The article written by José Angelo Estrella Faria, the secretary general of the UNIDROIT, entitled "Uniform Law And Functional Equivalence: Diverting Paths or Stops Along The Same Road? Thoughts on a New International Regime for Transport Documents" 2 Elon L. Rev. 1 is excellent.
The author notes that in order to emulate the function of a bill of lading as a document of title in electronic environment, it is necessary to ensure that only the person recognized by a registry as the rightful "holder" is entitled to claim delivery of the goods. Here, he is only restating a widely supported proposition.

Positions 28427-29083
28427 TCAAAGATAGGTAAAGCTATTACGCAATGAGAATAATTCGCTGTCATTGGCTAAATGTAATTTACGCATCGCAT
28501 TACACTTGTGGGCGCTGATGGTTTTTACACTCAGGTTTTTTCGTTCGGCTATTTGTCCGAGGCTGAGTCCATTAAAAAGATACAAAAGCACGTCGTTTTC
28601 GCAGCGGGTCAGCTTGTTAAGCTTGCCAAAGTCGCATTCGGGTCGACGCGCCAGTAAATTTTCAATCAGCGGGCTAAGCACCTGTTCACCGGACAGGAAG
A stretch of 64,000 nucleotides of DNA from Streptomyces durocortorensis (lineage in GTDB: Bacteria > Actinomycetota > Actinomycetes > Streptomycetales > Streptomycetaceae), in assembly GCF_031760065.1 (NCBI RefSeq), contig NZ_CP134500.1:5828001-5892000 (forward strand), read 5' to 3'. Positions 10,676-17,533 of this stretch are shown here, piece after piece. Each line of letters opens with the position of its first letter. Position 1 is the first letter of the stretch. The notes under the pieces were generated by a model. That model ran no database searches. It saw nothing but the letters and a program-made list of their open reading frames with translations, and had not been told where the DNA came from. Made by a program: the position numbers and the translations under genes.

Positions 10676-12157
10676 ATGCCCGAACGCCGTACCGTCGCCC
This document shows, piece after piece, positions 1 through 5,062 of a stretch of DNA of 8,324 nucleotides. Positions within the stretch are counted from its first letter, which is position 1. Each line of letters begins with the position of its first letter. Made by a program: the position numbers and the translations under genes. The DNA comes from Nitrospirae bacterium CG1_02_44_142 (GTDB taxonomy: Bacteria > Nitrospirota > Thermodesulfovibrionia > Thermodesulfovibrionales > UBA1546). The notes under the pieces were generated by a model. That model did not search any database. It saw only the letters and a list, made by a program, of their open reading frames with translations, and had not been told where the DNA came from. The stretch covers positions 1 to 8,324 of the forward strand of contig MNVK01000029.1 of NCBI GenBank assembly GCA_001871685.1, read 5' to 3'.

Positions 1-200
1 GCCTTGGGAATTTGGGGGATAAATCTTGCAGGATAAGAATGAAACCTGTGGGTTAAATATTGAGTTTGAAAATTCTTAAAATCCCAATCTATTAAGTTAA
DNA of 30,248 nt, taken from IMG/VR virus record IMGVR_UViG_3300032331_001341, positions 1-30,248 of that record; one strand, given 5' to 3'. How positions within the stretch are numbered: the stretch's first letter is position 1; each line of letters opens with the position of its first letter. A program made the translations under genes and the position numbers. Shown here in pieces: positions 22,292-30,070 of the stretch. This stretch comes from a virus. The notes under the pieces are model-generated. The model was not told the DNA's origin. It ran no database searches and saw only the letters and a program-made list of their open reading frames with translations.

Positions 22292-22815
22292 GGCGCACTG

What is interesting, though, is that he goes on to observe, "[a]t least in theory, the same result could also be achieved if computer technology were able to create a 'unique' electronic record that could be exclusively held by a holder and transferred to another without replication at some point down the negotiating chain." Later in the same article, the author also states, "[o]ne conceivable model, for instance, might rely on a technical device that would assure the uniqueness of an electronic record to allow the record itself to be 'passed' down a negotiation chain." To this sentence, he attaches a footnote stating "[s]o far, however, computer technology has not yet been able to create such a 'unique' electronic record, which means that electronic negotiability systems continue to rely essentially on electronic registries." The author could hardly be blamed for not mentioning the blockchain technology since this article was published in February 2011, a few years before the technology has come to be widely known outside the circle of computer specialists. Now in 2015, the blockchain technology has been tested enough through the bitcoin to inspire confidence in saying that it is at least as secure as any registry based system (See also my earlier post).